16.08.2018 - Ambassador Alexander Yakovenko's interview for "Salisbury Journal"

The Russian Ambassador said he stands together with the people of Salisbury in a meeting with the Journal last week, as the United States announced new sanctions against the country. Speaking at his official residence in Kensington Palace Gardens on Thursday, Alexander Yakovenko said: “We are together with the people of Salisbury.”

24.06.2018 - Greeting by Ambassador Alexander Yakovenko for the Znaniye school Family Day (Ealing, 24 June 2018)

Dear friends and guests, I am delighted to welcome you at a Family Day celebrating Russia and the World Cup. Today, Russia is the place to be for the whole world. It is a great pleasure to hear fans from all continents appreciating Russia’s hospitality, friendliness and openness to everyone. Right now, people from virtually every country see the 11 host cities, from the Baltic Sea to the Urals on the border of Europe and Asia, and realize how diverse and beautiful our country is. We’d like to bring a bit of Russia and the excitement of the World Cup to Ealing, for those who couldn’t make it to the tournament. By the way, so far both our teams are doing very well, and let us hope they keep up this good work. We cheer for both Russia and England but I’m afraid this can change if both teams meet at the semi-finals.

20.06.2018 - Foreign Minister Sergey Lavrov’s remarks and answers to questions at the Primakov Readings international forum, Moscow, May 30, 2018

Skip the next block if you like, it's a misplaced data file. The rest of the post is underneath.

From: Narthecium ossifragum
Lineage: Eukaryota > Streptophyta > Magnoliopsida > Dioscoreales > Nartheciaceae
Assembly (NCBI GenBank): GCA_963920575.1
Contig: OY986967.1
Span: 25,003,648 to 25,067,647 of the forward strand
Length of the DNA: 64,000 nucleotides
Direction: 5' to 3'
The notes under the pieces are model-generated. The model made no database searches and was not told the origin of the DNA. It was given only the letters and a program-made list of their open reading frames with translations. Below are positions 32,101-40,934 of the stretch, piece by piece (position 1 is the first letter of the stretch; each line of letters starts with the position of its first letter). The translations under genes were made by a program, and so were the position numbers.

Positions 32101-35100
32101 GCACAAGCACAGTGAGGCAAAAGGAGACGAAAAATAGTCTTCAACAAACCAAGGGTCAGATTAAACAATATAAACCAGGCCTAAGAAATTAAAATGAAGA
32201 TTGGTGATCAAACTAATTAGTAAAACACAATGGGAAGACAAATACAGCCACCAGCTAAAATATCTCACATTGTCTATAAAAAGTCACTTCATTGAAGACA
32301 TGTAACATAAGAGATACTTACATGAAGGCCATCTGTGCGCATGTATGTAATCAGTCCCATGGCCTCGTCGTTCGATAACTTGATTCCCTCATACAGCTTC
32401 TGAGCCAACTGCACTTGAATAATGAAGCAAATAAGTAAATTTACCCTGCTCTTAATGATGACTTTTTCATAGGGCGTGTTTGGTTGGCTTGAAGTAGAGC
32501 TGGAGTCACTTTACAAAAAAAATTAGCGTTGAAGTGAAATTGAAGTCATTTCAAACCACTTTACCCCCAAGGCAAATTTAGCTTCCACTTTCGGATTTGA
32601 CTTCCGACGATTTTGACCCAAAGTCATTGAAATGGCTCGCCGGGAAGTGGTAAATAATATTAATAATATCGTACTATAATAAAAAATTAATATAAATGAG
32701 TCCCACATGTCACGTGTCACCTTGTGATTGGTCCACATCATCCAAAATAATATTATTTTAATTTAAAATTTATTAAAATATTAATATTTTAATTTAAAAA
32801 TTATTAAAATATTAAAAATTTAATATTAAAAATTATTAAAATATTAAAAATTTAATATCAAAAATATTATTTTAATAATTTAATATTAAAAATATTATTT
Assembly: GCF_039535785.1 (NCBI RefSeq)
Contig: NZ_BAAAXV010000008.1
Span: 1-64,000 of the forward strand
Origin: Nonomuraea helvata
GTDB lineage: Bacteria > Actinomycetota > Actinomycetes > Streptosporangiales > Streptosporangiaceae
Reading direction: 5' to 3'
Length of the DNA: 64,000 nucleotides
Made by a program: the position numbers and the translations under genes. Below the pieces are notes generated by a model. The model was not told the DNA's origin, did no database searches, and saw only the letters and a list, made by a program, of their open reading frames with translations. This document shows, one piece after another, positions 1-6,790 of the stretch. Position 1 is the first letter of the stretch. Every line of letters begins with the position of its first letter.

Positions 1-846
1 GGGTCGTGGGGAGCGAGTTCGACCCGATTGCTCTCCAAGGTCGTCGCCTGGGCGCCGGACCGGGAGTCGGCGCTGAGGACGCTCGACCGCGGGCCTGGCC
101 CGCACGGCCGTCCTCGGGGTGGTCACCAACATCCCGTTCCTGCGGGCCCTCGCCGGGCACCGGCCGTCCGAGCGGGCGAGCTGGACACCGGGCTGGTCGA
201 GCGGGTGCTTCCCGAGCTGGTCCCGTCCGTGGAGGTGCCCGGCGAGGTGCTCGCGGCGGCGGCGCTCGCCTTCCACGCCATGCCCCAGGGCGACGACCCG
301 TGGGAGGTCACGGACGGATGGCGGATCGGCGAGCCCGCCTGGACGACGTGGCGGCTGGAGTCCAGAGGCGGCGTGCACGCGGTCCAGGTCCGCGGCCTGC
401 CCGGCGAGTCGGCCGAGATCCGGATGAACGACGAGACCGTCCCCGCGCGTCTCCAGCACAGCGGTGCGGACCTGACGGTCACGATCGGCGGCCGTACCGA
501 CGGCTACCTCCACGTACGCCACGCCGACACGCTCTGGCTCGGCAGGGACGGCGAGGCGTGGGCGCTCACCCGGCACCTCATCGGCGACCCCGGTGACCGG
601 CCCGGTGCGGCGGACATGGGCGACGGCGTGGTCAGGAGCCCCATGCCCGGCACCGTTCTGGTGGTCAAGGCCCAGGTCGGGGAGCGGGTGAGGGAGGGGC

Mr Dynkin, Colleagues and friends, Ladies and gentlemen, I am grateful for a new opportunity to speak at the international forum named after Academician Evgeny Primakov, an outstanding Russian statesman, academic and public figure. It is indeed a great honour for me. I consider Mr Primakov, with whom I worked at the Foreign Ministry in the latter half of the 1990s, my senior comrade and teacher, as probably do the majority of those who crossed paths with him at one point. Holding this representative conference under the aegis of one of Russia’s leading academic institutes – National Research Institute of World Economy and International Relations (IMEMO) that also bears Primakov’s name – has become a good tradition. The Primakov Readings have earned a reputation as a venue for serious dialogue of authoritative specialists on the most pressing issues of international politics and the global economy. Today, there is no lack of buzzwords used by politicians, experts and scientists to capture the current moment in international relations. They talk about the crisis of the “liberal world order” and the advent of the post-Western era, “hot peace” and the “new cold war”. The abundance of terms itself shows that there is probably no common understanding of what is happening. It also points to the fairly dynamic and contradictory state of the system of international relations that is hard to characterise, at least at the present stage, with one resounding phrase. The authors of the overarching theme of the current Primakov Readings probably handled the challenge better than others. In its title “Risks of an unstable world order’ they provocatively, and unacademically, combine the words “unstable” and “order”.